A job candidate asks if there's anything he can do to follow up with a company that brushed him off after his last-minute request to reschedule a phone interview.
I have a good job that I really like, but it's not exactly in my field so I keep my eyes open for other interesting opportunities. Recently, a company that is more aligned with my credentials contacted me to set up a phone interview. I often have flexibility during the day, so I told them I was available at the proposed time. Then, a crisis came up at work that day. Leaving for a phone call of any kind would have jeopardized my current job, so I emailed the person who had scheduled the interview to ask if we could reschedule. She obviously didn't get the message because, at the previously scheduled time, I got three phone calls in a row from the company. I was able to stop what I was doing long enough to write another email to apologize, but I didn't get a response about rescheduling. The next day, I got an email that said, "We're sorry we were unable to find a time to talk. Good luck in your job search." Is it really that unheard of to have to reschedule a phone interview? Is there anything I can do as a follow-up to change their minds?
While it sounds like you handled everything absolutely appropriately, I think this serves as a lesson about the nature of the job market. If you couldn't drop everything to talk to these potential employers, they could find someone else who would. There are enough qualified and currently unemployed people looking for jobs that companies don't need to bother rescheduling interviews with people like you.
With candidate searches moving quickly, they may have already made an offer to someone else by now. However, if you really feel like you can't let this go, you could send an email asking them to reconsider another interview time because "I was fulfilling my responsibility to my current employer, and I hope you would want to work with someone who takes their responsibilities that seriously." Sending such an email would certainly be more to appease your own ego than to get a job, though.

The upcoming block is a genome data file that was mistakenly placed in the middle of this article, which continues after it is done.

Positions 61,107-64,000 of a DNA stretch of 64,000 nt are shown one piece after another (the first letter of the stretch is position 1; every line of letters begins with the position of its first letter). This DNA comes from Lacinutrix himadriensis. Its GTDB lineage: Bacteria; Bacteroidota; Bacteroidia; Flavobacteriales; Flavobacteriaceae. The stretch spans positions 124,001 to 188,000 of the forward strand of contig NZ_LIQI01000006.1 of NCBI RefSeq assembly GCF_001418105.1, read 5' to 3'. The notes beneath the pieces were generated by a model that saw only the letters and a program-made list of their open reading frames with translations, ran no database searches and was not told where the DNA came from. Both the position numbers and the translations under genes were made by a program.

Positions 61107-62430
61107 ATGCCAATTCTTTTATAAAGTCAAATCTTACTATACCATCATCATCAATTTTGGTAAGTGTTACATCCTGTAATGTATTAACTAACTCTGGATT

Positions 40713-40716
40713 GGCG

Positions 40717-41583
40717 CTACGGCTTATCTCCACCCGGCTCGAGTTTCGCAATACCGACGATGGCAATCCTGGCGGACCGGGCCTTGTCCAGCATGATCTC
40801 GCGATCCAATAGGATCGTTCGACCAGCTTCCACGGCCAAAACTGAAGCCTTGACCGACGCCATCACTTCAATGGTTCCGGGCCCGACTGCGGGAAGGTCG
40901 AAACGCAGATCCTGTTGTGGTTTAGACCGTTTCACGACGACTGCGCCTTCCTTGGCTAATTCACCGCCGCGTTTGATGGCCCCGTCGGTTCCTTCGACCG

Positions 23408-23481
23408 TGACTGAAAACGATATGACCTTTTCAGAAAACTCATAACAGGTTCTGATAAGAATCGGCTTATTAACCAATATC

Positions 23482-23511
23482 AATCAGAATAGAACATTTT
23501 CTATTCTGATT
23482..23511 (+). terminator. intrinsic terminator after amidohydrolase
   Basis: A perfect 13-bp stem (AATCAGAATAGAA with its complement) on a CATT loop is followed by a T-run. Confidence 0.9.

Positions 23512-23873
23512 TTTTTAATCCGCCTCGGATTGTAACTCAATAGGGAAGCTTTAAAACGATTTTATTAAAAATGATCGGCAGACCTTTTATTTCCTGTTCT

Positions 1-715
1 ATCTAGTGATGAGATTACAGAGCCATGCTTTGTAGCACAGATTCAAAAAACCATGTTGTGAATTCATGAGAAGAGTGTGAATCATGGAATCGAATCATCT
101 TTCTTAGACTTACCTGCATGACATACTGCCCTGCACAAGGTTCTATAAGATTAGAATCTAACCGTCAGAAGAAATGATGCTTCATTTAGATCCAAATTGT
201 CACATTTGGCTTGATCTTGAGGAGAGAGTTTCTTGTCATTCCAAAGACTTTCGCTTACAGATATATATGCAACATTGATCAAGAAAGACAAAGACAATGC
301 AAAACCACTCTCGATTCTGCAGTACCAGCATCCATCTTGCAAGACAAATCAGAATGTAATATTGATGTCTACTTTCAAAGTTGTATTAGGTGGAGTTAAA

I suppose there may also be a way to write something to the effect of, "I'm so sorry that the timing didn't work out for this position, but if your company has other open positions in the future, I hope you'll keep me in mind." Again, I'm not sure this would make any difference. You should just keep scouring job boards. If something else comes up at this company, apply with no mention of this prior misstep.
With this annoying/disappointing situation behind you, I would encourage you to think differently about your job search. Maybe you can't accept interviews during the work day. Or, if you do, you have to take a personal day so that this conflict won't arise again. Maybe next time, you could accept an interview with a caveat that a situation may come up at your current job and ask if they would be amenable to rescheduling if that happens. You could explain that a lot of last minute, unavoidable tasks pop up at your work, and find out how much notice they would need to be able to reschedule.
You say that taking the call would have jeopardized your current job, so I also wonder if it's worth considering whether a prospect is exciting enough to be worth jeopardizing what you already have. If not, weigh whether it's worth applying for in the first place. That sounds pretty drastic, I know, but it may help you prioritize.
Then again, keeping your options open is always a good idea, and protecting your current job definitely sounds responsible, too. So all in all, it sounds like you just happened to encounter a particularly persnickety interviewer. Just as they lost interest in you after seeing that you weren't willing to drop everything for them, perhaps knowing that they have this expectation makes their company less desirable to you as well. In that case, you did well to discover something about the company without wasting any time at all. Good luck with your job search — and I really mean it.